Monday, February 27, 2006

Debutantes! Dowagers! Chorines! Mannequins!

I just rented George Cukor's 1939 film The Women. In the original theatrical trailer, those four words popped up, in rapid succession, describing the cast of characters, over scenes from the film. Made me want to get myself a turban and a caftan. Or some pleated shorts and tap shoes.

Greetings to the New Brunette

This is Billy Bragg. I am indebted to him for many things, one of them being the line below the title here. It came from his song "Must I Paint You a Picture". Apparently he's 48, says Rolling Stone, which recently told me he's got a box set out now, and writing a book called England Made Me, Too, but this picture looks oldish. Here's a gratuitous Brush With Celebrity Charm story. A few years ago I interviewed him. I'd just bought a microcassette recorder that morning and apologized for having to fuss with it a bit to prevent technical difficulties before we began. At some point I asked him, I don't know why, now I'm a bit ashamed that I did, if he ever wrote songs to woo women. "Absolutely! That's the whole point," he said. Then he went on to talk about how he'd been guilty of sending thinly veiled messages to ladies in lyrics. "For instance. Say I go home tonight, write a song, and put a lyric like 'She had a brand new tape recorder that she didn't know how to work,' in it." Say you did indeed. He didn't have to be that nice to tiny faux-journalistes earnestly questioning him in hotel conference rooms, but he was. Did I mention he's British?

Monday, February 13, 2006

Addendum: Or, Really, I'm Not As Fascist As Evelyn Waugh

The day after I went on and on about how great the British are, I discovered that Radio 4 is going to axe a five-minute medley of British folk songs--"Greensleeves" and "What Shall We Do With a Drunken Sailor" among them--that they've been playing each day at 5:30 AM for thirty three years. Which is what I deserve for waxing on as I did--I mean, these people have a stock exchange, too. And they're responsible for the thing that is "Posh" and "Becks," and were led into a fake war by an opportunist-in-chief. (Though sometimes when I listen to Tony Blair I want to cry--he can at least string words together coherently when he's trying to explain why Iraq needs us there. And as the proprietess of Prunes and Prism reminds me, the British, see the phenomeon of chavs, may even do rednecks better than we do.) The medley, called "The UK Theme," announces the moment when Radio 4 switches off the World Service and begins its daily programming. Why? The BBC director thinks that its listenership may be better served by a "pacy" news brief and an extended shipping forecast. To me, "pacy" has the ring of "dodgy". I'd much rather wake up to completely unnecessary and irrelevant tootling of strings and woodwinds, even if the whole thing does smack of nationalism. Wouldn't you? But I'm not British, I'm just a crank, and so here are reports and judgments from across the pond. On the bright side: the completely entrancing, equally irrelevant shipping forecast gets expanded.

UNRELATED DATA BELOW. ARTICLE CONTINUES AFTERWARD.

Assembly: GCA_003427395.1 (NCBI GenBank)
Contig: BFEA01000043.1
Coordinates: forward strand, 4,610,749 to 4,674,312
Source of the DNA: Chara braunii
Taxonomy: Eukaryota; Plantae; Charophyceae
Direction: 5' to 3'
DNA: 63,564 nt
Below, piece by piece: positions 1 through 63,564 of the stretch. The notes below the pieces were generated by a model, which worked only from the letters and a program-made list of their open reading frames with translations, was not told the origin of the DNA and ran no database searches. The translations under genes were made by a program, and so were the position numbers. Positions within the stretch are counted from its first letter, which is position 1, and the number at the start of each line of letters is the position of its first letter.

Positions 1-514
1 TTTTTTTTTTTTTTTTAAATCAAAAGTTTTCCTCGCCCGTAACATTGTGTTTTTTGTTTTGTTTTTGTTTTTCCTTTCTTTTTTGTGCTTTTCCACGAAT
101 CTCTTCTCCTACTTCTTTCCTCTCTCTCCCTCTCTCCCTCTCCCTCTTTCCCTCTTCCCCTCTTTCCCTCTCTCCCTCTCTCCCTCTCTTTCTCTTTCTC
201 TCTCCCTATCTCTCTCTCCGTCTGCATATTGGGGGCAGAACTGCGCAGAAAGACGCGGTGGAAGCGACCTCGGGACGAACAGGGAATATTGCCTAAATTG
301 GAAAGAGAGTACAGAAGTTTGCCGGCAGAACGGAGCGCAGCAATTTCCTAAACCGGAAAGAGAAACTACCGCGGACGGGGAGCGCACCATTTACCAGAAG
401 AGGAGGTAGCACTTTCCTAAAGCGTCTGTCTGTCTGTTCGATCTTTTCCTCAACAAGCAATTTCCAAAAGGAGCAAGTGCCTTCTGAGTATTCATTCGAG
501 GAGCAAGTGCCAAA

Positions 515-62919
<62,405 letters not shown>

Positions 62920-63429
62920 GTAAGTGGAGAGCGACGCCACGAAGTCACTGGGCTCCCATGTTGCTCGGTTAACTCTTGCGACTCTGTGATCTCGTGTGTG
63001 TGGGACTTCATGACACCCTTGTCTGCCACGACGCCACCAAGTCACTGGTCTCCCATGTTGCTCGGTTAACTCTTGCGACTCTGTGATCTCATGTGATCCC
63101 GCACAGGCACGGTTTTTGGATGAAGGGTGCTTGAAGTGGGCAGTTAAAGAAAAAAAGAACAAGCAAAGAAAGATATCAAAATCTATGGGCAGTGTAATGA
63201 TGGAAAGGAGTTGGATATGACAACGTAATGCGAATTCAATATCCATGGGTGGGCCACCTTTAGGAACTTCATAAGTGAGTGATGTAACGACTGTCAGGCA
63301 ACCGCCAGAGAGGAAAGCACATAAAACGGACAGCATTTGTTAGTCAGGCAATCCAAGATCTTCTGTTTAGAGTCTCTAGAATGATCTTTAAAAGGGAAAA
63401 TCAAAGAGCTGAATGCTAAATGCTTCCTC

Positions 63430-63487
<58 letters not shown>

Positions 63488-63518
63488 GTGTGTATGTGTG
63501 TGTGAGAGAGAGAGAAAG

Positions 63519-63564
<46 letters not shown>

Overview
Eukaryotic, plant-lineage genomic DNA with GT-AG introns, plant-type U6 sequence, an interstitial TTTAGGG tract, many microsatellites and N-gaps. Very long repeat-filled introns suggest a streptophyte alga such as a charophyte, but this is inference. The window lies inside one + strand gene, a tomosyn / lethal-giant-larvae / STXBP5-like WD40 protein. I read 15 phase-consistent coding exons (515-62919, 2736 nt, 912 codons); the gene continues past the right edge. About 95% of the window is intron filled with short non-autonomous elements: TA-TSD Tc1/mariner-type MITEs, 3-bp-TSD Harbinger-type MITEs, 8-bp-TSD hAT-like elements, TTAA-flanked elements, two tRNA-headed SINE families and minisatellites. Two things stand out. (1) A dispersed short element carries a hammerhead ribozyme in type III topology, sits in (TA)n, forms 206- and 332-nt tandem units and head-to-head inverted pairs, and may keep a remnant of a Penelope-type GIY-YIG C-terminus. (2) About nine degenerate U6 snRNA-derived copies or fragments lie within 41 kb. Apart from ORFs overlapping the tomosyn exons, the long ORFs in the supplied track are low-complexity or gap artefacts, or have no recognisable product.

So That's How Things Are In Their Family

I am in the Poconos. A region whose classic rock needs are served by Rock 107 FM, which is giving away tickets to an upcoming Motley Crue concert. I was listening on Saturday night while making dinner and some guy--Kevin?--was the winning caller. Kevin from Exeter. You won tickets by being the first caller to identify whether an audio clip was from Tommy Lee's sex tape or Vince Neil's. I had no idea that Vince Neil had been working in that medium as well. So the DJ says "So Kevin, are you sure it's Tommy Lee?" And Kevin laughs. "Heh. Yes, I'm sure." Some banter about the concert ensues, and then when the DJ asks who he's taking, Kevin, who sounded no older than, maybe, 38, answers: "My pregnant stepdaughter." From the tone of his voice--an audible, Grinch-like smirk, heh-heh--it was clear he couldn't wait to tell the whole of Northeast Pennsylvania that.